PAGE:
A nod to a man named Binky and a wink to Robert Frost

August 04, 1996|By ROB KASPER

FRUITLAND, MD. -- Stopping by an unfamiliar roadside vegetable stand on a summer morning.

Whose watermelons are these, I ask, and where did they grow?

The kid working the counter does not know.

The corn, he says, comes from the fields below,

But not them watermelons.

I tell myself that it seems queer

To see peaches at this time of year.

It is mid-July, too early for peaches, freestone or cling.

Yet at every roadside-stand visit, hope for white peaches does spring.

The flesh I long for does not come in a bikini.

Instead it is peach flesh dropped in a fresh Bellini.

Them peaches ain't white or local, the kid says.

So I give the basket of tomatoes a shake.

Right away I see that was a mistake.

The tomatoes are red, and round, but couldn't be cleaved by axes.

They might be good for batting practice.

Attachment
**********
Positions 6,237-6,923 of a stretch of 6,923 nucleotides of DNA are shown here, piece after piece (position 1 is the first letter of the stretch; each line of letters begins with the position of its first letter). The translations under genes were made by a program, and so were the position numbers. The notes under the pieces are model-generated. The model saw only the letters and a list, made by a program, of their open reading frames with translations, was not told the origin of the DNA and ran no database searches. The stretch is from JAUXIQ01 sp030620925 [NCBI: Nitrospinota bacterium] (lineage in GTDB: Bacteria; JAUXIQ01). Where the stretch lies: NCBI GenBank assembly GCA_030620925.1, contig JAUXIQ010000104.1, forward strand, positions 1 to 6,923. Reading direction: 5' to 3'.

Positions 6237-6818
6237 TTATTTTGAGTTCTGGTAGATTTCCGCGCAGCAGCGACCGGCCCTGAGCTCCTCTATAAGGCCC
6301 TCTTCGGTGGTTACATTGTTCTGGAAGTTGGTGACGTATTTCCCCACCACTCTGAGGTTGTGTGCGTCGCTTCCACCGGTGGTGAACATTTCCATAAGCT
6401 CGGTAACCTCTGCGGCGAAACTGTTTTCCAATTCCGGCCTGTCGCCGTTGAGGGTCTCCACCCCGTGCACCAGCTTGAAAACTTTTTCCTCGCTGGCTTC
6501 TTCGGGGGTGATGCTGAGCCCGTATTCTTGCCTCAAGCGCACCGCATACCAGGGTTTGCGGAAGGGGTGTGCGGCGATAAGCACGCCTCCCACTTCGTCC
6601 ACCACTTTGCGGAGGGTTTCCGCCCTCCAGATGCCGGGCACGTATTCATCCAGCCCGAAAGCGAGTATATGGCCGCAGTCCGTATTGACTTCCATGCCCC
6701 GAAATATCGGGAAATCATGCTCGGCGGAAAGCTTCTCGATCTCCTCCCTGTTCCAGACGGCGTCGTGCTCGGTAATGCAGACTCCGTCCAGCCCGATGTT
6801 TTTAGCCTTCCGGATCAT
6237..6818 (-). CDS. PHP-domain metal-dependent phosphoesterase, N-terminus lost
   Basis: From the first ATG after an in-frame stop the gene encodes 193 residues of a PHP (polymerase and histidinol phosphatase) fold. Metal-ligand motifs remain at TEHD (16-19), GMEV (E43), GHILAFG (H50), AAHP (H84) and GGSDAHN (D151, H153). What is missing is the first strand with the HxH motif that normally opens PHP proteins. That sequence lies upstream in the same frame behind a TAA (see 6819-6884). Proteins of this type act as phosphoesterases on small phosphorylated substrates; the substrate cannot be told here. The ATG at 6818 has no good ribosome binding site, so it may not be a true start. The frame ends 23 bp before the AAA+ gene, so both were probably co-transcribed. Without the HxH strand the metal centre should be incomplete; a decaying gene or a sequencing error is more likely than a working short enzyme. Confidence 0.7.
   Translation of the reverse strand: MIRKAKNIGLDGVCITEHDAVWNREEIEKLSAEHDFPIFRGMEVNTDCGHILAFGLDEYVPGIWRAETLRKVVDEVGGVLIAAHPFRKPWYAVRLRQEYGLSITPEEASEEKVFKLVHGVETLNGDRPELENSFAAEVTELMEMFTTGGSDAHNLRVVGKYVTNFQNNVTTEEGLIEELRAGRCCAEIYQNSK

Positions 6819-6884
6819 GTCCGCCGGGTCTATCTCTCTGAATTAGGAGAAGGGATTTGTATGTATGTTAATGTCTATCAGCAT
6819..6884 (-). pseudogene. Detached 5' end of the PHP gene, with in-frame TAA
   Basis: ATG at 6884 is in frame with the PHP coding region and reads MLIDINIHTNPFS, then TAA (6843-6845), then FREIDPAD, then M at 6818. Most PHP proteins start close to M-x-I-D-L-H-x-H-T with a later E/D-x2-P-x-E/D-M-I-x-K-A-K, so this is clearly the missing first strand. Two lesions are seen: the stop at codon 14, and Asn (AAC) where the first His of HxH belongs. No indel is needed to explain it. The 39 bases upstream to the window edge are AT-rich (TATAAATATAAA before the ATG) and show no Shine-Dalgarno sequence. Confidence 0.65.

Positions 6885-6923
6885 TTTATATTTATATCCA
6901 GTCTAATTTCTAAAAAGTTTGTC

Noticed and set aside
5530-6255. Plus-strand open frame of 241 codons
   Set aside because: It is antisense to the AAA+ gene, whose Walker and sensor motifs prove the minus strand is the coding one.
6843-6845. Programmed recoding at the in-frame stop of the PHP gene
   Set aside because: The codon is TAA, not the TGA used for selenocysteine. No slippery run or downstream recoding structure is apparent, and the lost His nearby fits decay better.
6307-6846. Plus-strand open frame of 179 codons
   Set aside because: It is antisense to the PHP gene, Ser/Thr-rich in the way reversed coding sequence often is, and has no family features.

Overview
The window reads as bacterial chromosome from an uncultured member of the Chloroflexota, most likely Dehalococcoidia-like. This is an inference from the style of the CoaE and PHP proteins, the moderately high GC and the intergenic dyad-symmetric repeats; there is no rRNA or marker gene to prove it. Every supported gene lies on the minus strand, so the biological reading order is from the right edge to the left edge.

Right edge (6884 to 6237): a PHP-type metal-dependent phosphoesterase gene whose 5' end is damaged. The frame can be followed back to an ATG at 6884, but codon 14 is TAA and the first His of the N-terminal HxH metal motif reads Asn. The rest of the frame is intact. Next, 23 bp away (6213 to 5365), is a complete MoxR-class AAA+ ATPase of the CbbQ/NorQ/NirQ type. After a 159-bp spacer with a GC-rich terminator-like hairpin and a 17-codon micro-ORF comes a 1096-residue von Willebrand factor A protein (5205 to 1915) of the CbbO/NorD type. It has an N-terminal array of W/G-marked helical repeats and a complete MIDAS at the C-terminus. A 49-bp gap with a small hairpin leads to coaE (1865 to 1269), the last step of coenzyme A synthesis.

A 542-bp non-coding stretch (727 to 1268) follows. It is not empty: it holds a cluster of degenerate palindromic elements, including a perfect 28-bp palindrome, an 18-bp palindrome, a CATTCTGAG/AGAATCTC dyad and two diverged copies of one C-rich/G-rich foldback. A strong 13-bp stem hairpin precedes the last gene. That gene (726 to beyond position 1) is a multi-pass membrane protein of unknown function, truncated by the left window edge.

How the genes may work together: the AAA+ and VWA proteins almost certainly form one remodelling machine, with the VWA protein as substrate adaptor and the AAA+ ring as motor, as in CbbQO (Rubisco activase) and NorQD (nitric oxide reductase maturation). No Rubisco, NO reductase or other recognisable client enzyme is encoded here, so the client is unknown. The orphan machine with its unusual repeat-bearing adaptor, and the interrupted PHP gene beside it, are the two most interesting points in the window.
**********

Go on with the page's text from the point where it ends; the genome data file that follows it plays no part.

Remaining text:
I turn to leave empty-handed,

Then a truck arrives, with riders muddy and head-banded.

They unload a cargo, aromatic, bordering on stinky.

Their leader is a man named Binky.

Wanna buy a cantaloupe? he asks.

We bargain hard, or so I think.

A clever merchant, this fellow Bink.

I agree to buy one 'loupe for two and a quarter.

He immediately enlarges my order.

I leave with not one, but two large melons.

One delicious now, the other later, by Binky's tellin'.

The fields around us were sandy, flat and taupe.

"Want some more?" Bink asks. I say "nope."

For I have miles to drive with two smelly 'loupes.

Miles to drive with two smelly 'loupes.

Pub Date: 8/04/96

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